Finasteride may also affect breast tissue in men (and women who accidentally come in contact with it), including producing an increase in breast size and breast tenderness. See your healthcare provider if you experience lumps or pain in your breast or nipple discharge.


Allergic reactions may occur and have serious or life-threatening effects, including anaphylaxis. Call 911 if you have trouble breathing or swallowing, or if you experience swelling of your lips, tongue, throat, or face. If you develop a rash, itching, or hives, call your healthcare provider immediately.


Proscar and all 5a-reductase inhibitors contain a warning of an increased risk of being diagnosed with high-grade prostate cancer. A 2003 study in the New England Journal of Medicine found finasteride, the generic equivalent of Proscar, reduced overall prostate cancer risk, but also significantly increased the odds of being diagnosed with a more aggressive form of the disease. Since then, numerous follow-up studies have shown differing results.

In the Prostate Cancer Prevention Trial, 18,000 men ages 55 and older were given either 5 mg finasteride daily or a placebo. After seven years, those taking the medication had a 25% reduced likelihood of developing prostate cancer. 

However, the data also showed a 68% higher risk of being diagnosed with a higher grade of prostate cancer. The study authors concluded that while finasteride may prevent the disease, it may lead to an increased risk of higher-grade cancer. 

Further research—part of a 2019 long-term follow-up analysis of the trial—found the men in the finasteride group had a 25% lower risk of death by prostate cancer than those who took a placebo.

What's more, a different 2018 follow-up study found Proscar’s benefits lasted long after men stopped taking the drug. Researchers used Medicare claims to follow the original study participants and found that, after an average of 16 years, men in the finasteride group had at 21% reduced risk of prostate cancer diagnosis, even after they stopped taking the medication.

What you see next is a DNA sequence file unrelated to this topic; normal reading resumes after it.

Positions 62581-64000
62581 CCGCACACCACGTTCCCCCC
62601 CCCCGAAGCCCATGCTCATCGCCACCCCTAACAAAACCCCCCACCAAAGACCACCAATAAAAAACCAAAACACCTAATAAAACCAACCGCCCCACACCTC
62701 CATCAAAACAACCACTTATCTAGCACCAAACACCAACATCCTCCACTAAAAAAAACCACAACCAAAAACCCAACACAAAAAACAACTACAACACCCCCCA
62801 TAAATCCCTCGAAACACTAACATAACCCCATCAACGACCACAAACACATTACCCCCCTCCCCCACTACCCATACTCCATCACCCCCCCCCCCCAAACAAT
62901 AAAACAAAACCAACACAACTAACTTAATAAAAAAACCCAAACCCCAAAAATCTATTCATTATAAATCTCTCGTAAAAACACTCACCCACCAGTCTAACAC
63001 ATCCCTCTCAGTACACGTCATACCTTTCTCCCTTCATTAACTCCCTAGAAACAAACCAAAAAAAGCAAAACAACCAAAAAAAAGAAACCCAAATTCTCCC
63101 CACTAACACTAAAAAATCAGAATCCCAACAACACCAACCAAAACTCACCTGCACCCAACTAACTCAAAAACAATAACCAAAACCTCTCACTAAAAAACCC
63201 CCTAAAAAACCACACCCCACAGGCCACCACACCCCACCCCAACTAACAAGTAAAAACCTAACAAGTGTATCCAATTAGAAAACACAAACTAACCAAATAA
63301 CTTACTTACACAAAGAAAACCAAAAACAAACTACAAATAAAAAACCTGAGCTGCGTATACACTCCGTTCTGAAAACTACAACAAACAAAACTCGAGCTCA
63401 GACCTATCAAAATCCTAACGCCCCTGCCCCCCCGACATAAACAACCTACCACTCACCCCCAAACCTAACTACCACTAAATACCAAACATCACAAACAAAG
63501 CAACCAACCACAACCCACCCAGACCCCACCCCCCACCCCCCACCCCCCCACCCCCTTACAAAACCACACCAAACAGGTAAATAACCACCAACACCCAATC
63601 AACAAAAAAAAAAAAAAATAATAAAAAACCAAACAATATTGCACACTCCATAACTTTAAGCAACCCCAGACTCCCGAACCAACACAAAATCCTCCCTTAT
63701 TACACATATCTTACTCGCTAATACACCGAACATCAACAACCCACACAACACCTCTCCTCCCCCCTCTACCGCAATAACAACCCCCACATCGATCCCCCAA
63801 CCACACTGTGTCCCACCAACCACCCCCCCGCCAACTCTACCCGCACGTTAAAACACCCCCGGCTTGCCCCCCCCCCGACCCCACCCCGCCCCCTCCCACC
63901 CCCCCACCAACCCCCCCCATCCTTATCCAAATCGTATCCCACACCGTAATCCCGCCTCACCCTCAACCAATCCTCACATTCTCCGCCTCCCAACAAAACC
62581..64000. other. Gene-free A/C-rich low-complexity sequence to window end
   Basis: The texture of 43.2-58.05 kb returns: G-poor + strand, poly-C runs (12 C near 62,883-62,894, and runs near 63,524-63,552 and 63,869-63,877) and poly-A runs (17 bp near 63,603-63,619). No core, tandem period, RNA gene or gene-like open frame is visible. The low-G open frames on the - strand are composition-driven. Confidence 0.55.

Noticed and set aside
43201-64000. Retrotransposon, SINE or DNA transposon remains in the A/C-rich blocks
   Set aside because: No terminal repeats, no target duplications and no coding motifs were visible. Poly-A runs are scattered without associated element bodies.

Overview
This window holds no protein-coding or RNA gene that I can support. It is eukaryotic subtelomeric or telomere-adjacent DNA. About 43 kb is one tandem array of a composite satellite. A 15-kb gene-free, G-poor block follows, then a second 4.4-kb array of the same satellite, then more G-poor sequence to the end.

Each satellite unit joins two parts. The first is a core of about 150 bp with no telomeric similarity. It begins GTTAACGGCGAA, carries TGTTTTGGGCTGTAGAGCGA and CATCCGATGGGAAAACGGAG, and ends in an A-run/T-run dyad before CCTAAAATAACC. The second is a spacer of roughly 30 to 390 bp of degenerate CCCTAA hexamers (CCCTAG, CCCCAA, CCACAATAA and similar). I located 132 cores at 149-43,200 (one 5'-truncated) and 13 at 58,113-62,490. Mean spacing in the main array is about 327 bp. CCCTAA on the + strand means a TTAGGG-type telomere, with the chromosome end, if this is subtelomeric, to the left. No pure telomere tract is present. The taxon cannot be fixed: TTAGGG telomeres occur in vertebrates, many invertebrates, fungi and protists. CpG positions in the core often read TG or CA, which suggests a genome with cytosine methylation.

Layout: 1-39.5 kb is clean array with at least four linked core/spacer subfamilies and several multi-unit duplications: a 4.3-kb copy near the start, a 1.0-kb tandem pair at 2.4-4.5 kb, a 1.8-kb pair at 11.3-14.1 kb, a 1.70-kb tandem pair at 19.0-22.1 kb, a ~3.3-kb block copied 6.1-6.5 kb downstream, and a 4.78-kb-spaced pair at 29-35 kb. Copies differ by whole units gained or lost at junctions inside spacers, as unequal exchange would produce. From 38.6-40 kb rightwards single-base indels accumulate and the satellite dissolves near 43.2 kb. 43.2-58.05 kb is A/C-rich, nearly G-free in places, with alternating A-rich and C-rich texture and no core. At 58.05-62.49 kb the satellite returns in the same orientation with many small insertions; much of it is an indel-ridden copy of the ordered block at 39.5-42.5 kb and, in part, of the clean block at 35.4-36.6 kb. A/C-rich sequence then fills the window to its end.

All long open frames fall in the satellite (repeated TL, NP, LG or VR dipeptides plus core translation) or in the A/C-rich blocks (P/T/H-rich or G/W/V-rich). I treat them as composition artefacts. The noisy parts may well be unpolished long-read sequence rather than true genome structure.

While the latest research suggests the benefits outweigh the risks, the FDA has not approved Proscar for the prevention of prostate cancer. The decision to take a medication for off-label use should be made between you and your healthcare provider, based on your family history of the disease and other factors.

12 Sources
Verywell Health uses only high-quality sources, including peer-reviewed studies, to support the facts within our articles. Read our editorial process to learn more about how we fact-check and keep our content accurate, reliable, and trustworthy.
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  2. NIH: National Institute of Diabetes and Digestive and Kidney Diseases. Prostate enlargement (benign prostatic hyperplasia).

  3. U.S. Food & Drug Administration. Highlights of prescribing information: Proscar (finasteride) tablets.

  4. U.S. National Library of Medicine: MedlinePlus. Finasteride.

  5. U.S. Food & Drug Administration. Highlights of prescribing information: Propecia.

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  7. Unger CA. Hormone therapy for transgender patients. Transl Androl Urol. 2016;5(6):877-884. doi:10.21037/tau.2016.09.04

  8. Unger JM, Hershman DL, Till C, et al. Using medicare claims to examine long-term prostate cancer risk of finasteride in the prostate cancer prevention trial. J Natl Cancer Inst. 2018;110(11):1208-1215. doi:10.1093/jnci/djy035

  9. U.S. Food &Drug Administration. FDA Drug Safety Communication: 5-alpha reductase inhibitors (5-ARIs) may increase the risk of a more serious form of prostate cancer.

  10. National Cancer Institute. Prostate cancer prevention – for health professionals (PDQ)

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  12. Goodman PJ, Tangen CM, Darke AK, et al. Long-term effects of finasteride on prostate cancer mortalityN Engl J Med. 2019;380(4):393–394. doi:10.1056/NEJMc1809961

Additional Reading

By Matthew Schmitz, MD
Matthew Schmitz, MD, is a professional radiologist who has worked extensively with prostate cancer patients and their families.